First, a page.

In July 1791, officials at Pointe Coupée learned that the Mina slaves at their settlement were conspiring to revolt. The plan was to steal weapons from Jean Baptiste Tounoir’s storehouse, kill their masters, and claim their freedom.

The late 18th century proved to be a moment of intense revolutionary fervor throughout the Caribbean and the plantation region of North America. Point Coupée, Louisiana, had small, yet pivotal moments of revolt, revolution, and conspiracies for slave rebellion during this time period. In 1791, predating the slave uprising in Saint Domingue that would grow into the Haitian Revolution, slaves at Point Coupée post planned a rebellion against estate owners and the military fort. 

On Saturday, June 25th, 1791, a group of Mina slaves gathered for a dance in Jean-Louis’ cabin on the estate of widow Robillard[1]. Although the dance took place at Jean-Louis’ cabin, Jacó was named the “king” and host of the event. During the dance, Jacó told  Caesar (Zesar), an English creole slave, that it was necessary to rise up and kill the white settlers and masters[2]. Caesar had a plan to look for weapons and attack the storekeeper first to gain access to more arms[3,4].

The original plan was to rise up on the evening of Thursday, July 7th. But due to a communication failure with the Mina slaves at Pointe Coupée and inclement weather, they scheduled the uprising for two nights later: midnight on Saturday the 9th. That evening Jacó, a leader of the conspiracy, visited a slave named Venus, an Ado (another tribal affiliation than Mina), in her cabin on the Georges Oliveau estate[5]. Dique, also an Ado slave, was visiting Venus as well[6,7]. In an attempt to garner support and explain the planned uprising, Jacó brought Dique to his cabin Dique where the two of them discussed the change to the plan; now the uprising would take place on Saturday night[8]. If there hadn’t been bad weather on Thursday, all the whites would have already been killed. This attempt to enlist more slaves into the revolt the Friday night before ultimately marked the failure of the conspiracy.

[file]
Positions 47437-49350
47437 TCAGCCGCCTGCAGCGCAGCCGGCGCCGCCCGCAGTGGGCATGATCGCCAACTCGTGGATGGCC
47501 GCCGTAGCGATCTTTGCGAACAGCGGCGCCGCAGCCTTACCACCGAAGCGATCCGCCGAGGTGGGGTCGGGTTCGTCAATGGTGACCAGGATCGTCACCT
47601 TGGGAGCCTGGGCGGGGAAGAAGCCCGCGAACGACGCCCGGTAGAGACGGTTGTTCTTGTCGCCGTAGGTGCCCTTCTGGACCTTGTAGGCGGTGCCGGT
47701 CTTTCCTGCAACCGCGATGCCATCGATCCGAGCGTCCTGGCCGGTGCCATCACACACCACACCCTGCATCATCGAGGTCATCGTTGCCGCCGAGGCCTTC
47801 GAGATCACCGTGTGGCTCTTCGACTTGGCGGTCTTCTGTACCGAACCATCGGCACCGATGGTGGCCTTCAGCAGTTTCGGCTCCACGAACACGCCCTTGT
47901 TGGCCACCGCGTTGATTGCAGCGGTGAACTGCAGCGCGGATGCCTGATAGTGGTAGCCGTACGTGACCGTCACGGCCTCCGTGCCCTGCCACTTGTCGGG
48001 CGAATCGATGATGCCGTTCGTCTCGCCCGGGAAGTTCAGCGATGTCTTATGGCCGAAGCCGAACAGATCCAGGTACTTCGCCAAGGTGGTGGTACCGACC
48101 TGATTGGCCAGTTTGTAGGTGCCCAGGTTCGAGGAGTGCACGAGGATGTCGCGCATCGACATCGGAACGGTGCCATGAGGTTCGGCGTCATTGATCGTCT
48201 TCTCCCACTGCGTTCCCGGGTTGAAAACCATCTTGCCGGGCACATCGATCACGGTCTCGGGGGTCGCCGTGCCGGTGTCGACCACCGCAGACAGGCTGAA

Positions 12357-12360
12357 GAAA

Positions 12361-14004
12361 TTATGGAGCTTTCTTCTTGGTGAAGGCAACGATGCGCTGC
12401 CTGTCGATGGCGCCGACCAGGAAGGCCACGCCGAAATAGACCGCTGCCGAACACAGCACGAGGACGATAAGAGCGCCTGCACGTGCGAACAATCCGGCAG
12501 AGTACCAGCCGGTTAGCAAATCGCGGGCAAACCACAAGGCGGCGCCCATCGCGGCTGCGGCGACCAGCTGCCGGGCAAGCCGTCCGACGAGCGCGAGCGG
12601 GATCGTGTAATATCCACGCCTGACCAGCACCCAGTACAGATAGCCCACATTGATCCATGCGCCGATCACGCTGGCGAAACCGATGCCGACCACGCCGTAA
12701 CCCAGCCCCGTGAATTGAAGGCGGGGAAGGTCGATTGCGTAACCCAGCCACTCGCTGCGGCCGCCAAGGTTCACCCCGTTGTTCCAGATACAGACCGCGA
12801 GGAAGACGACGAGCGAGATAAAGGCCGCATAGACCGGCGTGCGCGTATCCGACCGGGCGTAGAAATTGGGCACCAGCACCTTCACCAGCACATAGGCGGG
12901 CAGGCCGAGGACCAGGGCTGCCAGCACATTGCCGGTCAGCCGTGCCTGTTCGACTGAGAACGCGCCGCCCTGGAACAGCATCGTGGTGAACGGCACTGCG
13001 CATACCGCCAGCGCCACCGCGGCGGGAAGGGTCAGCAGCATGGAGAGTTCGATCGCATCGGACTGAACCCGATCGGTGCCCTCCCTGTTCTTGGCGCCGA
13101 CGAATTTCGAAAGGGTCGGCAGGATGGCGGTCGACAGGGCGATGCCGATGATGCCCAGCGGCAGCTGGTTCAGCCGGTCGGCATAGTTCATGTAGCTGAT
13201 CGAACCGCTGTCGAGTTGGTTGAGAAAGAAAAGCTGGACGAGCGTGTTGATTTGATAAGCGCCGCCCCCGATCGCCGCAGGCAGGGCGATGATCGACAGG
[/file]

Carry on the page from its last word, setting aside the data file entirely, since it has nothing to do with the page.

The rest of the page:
Ethnic tribal affiliation mattered on the plantations and estates. Dique and Venus were both Ado. Dique had told Venus earlier that evening that he had heard the Mina and Bambara slaves were planning an insurrection and they wanted him, Dique, to join. Venus, had warned Dique not to get involved with the Mina, because they were evil[9]. After their conversation, Venus went to visit her godmother, another slave on the Oliveau property, named Francoise. There she also found Francoise’s father and another slave. After hearing about what Jacó and the other Minas were planning from Venus, the group reported it to their master, Georges Oliveau[10]

When he heard about the conspiracy, the commandant of the Pointe Coupée post, Alexandre LeBlanc, ordered the militia to patrol the roads in search of the conspirators. They found Jacó armed, as well as Cofi, a slave owned by Hyacinthe Chustz[11]. LeBlanc arrested 17 slaves and sent them to a prison in New Orleans after the initial trial in 1791. Because most of the enslaved did not speak French Creole, their defense rested on the fact that they did not understand the trial questions and process. 

The 17 Mina slaves were held in New Orleans for over a year. In September of 1792, 4 interpreters translated during a second trial. Two were free Minas, Antonio Cofi and Juan Bautista. The other two spoke creole. During the second trial, the imprisoned slaves denied having any involvement in or plans for rebellion. In 1794, two years later, they were released from prison back to the plantation owners, many of whom were struggling financially and needed their slaves returned to work the fields. There was no resolution to the trial. The main outcome, however, was a new legal code for more “humane” treatment and control of the slave population. The hope was that better treatment around adequate food and clothing would deter any future slave revolts. 


[1]Declaration of Jean-Louis (July 12, 1791) p. 4-6

[2]Declaration of Jean-Louis (July 12, 1791) p. 5

[3]Declaration of Cofi [Christe] (July 12, 1791) p. 5 & 8

[4]Declaration of Jaco [Leblond] (July 12, 1791 p.5

[5]Declaration of Venus (July 9, 1791) p. 6

[6]Declaration of Dique (July 9, 1791) p. 3-4

[7]Declaration of Venus (July 9, 1791) p. 4

[8]Declaration of Dique (July 9, 1791)  p. 6-7

[9]Declaration of Dique (July 9, 1791) p. 4

[10]Declaration of Dique (July 9, 1791) p. 7; Declaration of Venus (July 9, 1791) p. 7

[11]Declaration of Cofi [Christe] (July 12, 1791) p. 3